Klobuchar’s Competition Antitrust Law Enforcement Reform Act passed the Senate and is awaiting action in the House. She thinks the bill would make it harder to be a monopoly power.
Klobuchar asked Jon Schaben, Owner of Dunlap Livestock Auction and a member of the Iowa Cattleman’s Association in Dunlap, Iowa when prices have been falling. He said that over the last five years, at least, prices have been in decline for ranchers, while rising for final product out of the meatpacking firms.
“The beef supply chain relies upon thousands of independent cattle producers,” Schaben told the Senate. “We have heard it before that these black swan events have impacted ranchers over the years. But those black swan events are not the problem. They show what is broken about the supply chain in this industry. They are not causing the problems,” he said. “If you want to stimulate the rural economy, bring the spread down between what live cattle are priced at and what the packers get for it which is about $1,000 more. The lifeblood of our rural communities is the agricultural producers. Cattle producers deserve a level playing field. We are just asking for price transparency and competition in this market. Otherwise, the domestic ranchers and small meatpackers will be starved out,” he said.
The biggest structural change for the industry has been the concentration of the sector. Those mergers and acquisitions were helped along by a shift in public policy – a shift of deemphasizing competitive market forces in favor of achieving efficiencies through large-scale factory farming.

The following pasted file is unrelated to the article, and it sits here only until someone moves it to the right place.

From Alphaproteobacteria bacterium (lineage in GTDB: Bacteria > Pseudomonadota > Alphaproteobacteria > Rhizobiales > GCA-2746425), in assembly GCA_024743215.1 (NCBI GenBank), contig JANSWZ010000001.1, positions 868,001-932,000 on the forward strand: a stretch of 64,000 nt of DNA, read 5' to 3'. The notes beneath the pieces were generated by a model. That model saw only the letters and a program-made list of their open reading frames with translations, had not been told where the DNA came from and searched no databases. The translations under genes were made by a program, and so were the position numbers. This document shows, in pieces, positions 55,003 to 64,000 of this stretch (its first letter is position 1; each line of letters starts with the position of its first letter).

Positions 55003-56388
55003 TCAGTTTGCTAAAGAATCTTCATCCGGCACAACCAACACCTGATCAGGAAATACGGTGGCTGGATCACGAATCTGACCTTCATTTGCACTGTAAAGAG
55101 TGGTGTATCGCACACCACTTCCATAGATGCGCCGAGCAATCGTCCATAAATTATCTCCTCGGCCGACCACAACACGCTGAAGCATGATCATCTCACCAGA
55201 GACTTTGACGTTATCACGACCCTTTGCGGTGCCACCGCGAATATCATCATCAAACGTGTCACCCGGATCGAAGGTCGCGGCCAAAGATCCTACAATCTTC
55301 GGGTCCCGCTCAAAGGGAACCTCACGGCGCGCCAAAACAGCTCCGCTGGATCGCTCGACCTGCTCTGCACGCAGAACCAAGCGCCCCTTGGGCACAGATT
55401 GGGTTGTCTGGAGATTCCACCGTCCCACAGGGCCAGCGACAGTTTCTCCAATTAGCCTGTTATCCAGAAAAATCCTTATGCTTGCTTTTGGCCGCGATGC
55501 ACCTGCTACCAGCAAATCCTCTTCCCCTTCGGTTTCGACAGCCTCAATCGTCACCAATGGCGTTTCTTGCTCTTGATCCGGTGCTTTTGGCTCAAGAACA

The other, less obvious structural change was the globalization of cattle and beef supply chains, which means a Minnesota rancher is now competing with a Brazilian one. JBS is Brazilian, for example. This shift occurred immediately after the concentration of the beef packing sector and constituted a deemphasis of the interests of individuals and their smaller businesses in favor of catering to the newly concentrated beef packing sector – a sector that mimicked every other global supply chain. A few monstrous OEMs at the top lord over their supply chain serfdom, constantly forcing producers to lower prices as they are competing with ranchers in much poorer countries.
Klobuchar came out strong against this type of market concentration.
In keeping with the monopolization theme, Sen. Richard Blumenthal (D-CT) raised another question. What does it look like if Amazon grows out its grocer business and can dictate the prices it is willing to pay to Cargill and Tyson?
“That economic power will aggravate all kids of bottlenecks, I think,” he said. “It clears another path towards monopolization of grocery commerce by huge players. You could see Amazon overtake Walmart as America’s dominate grocer.”
Imagine Walmart and Amazon telling Cargill they’ll pay no more than $3 a pound for beef, and they just have to figure out how to get it there. This is hypothetical, of course. Put Walmart and Amazon at the top of a food chain, placing orders with JBS and Tyson, already at the top themselves, who then dish out what they will pay to a rancher in Connecticut with 1,000 head of Angus cattle. Blumenthal thinks it’s something worth watching, but will the Senate block such a move if Amazon were to expand in this arena?
What does the National Farmers Union think about another global corporate giant sitting on top of America’s food chain, dictating prices for those who grow and raise the food in the first place?
“It would have devastating consequences,” Larew said.
“It’s fair to think that your industry, and its consumers, share this concern,” Blumenthal said.